I have a special system for handling my wallet stuff. After a friend’s wallet was stolen, with four friends sitting right there, I changed the way I organize my wallet items.
My backpack has an outside zipper that opens a small side pocket, and a top zipper that opens the entire bag. The outer pocket is far more vulnerable, but also more convenient. So in that pocket I keep a zippered pouch that holds my change, some cash for the day, my subway card, and my bank card. Tucked deep inside a side pocket in the main bag I keep a small wallet with two credit cards, my insurance cards, my driver’s license, and my AAA card.
My aim is to avoid going into my credit-card wallet very often, so that I’m less likely to lose it, and to keep it inaccessible, so it’s less likely to be stolen.
I always keep this wallet in exactly the same place, so when it was missing, I was pretty worried. But even though I was anxious, I was comforted by my set-up. It would’ve been pretty tough for someone to steal that wallet, and given what I’d been doing the last few days, it was unlikely that I’d lost it. I hurried home and found it right away. When I’d thrown my backpack on a chair, it had slid out.
The incident did show me that I didn’t have a clear idea of what to do if the wallet had been gone. So this morning I typed up a list of its contents and the numbers to call if it went missing. I’m going to do the same thing tonight for the Big Man. That way, if the worst happens, it won’t be a horrible nightmare to try to figure out what’s missing and whom to call.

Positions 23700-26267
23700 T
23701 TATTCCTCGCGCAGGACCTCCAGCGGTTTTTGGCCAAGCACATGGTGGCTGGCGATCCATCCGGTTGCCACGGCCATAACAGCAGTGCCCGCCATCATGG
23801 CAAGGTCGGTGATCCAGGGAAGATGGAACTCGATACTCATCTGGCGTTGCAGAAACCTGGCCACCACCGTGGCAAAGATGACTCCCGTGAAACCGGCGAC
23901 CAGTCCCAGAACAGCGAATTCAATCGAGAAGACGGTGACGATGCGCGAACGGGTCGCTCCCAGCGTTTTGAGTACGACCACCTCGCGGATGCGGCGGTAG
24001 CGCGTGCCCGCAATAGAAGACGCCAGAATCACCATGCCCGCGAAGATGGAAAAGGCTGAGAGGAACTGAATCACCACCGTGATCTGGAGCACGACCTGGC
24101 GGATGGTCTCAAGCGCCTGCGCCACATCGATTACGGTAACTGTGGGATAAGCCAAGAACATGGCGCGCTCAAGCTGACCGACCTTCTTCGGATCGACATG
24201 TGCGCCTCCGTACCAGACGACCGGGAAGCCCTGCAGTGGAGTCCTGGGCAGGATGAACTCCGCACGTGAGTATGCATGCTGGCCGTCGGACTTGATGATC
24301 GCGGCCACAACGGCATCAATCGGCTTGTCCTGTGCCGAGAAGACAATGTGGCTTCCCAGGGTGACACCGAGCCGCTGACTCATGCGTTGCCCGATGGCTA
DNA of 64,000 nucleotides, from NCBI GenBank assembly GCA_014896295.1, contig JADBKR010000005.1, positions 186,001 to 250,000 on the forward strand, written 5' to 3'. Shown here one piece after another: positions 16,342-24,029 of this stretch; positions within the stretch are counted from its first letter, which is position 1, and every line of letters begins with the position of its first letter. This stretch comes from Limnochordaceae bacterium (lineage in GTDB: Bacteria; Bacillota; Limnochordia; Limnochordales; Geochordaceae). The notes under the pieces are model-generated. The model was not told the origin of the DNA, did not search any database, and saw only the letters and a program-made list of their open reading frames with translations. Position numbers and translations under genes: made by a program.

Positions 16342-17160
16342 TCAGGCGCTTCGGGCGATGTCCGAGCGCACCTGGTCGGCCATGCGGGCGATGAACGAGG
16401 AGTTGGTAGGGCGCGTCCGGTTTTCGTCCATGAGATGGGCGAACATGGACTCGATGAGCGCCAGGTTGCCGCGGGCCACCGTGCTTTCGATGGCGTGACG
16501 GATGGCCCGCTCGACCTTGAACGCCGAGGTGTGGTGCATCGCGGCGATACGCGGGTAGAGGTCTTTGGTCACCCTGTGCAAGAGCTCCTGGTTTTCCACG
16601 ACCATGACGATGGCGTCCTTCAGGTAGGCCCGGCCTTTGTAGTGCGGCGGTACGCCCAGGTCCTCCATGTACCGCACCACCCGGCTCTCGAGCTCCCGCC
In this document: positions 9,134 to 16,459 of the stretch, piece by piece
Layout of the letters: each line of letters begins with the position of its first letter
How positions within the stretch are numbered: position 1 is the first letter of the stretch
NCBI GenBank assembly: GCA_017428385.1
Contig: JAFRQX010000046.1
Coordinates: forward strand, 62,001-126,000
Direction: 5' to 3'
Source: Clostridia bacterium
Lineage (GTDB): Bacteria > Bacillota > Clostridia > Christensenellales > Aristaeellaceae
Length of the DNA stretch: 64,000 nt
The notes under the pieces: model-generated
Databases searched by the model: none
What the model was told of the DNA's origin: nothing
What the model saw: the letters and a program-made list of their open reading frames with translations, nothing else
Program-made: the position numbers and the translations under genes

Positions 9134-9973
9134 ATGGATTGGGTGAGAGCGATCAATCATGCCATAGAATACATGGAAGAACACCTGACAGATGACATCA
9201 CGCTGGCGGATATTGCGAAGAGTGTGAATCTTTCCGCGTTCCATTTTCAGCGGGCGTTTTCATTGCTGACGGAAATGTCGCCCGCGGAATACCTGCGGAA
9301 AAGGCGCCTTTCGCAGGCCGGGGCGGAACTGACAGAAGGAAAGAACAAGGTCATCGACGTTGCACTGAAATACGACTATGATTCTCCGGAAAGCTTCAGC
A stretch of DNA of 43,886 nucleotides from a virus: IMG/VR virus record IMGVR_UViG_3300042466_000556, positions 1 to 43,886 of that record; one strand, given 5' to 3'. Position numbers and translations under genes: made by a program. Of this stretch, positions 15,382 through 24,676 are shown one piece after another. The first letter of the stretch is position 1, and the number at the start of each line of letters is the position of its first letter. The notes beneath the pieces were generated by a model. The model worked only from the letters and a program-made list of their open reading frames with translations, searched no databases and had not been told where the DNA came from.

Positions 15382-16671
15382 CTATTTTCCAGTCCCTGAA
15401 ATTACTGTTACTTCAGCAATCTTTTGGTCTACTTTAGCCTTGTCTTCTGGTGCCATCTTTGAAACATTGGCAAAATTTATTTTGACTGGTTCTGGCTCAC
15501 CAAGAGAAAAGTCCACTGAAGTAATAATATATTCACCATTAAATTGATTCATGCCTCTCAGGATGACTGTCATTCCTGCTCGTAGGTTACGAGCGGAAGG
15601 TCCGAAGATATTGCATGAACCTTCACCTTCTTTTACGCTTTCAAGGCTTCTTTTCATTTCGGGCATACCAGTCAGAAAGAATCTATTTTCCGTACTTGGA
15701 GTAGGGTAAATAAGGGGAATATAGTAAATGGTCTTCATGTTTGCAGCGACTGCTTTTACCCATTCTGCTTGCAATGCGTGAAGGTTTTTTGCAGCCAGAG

Finding my wallet gave me a quick surge of joy that dissipated almost immediately. Call this the “lost wallet syndrome”—when you’ve lost your wallet, you think, “If only I could have my wallet back, how happy I would be!” But when you get your wallet back, the delighted relief comes and goes in a flash.
Once again, I’m reminded of one of Life’s True Rules: it’s hard to be grateful for the absence of a problem.
Losing my wallet certainly gave me an entry for my gratitude journal–and of course, it’s a good example of the benefit of keeping a gratitude journal, as trumped up as it sometimes does seem to me.
Here’s Roy Peter Clark’s fabulous list of 50 tools for better writing–very specific and clearly explained. I’m trying to figure out if there’s a way to pull the 50 ways up in a single document, so I can print it out without opening each “tool” individually.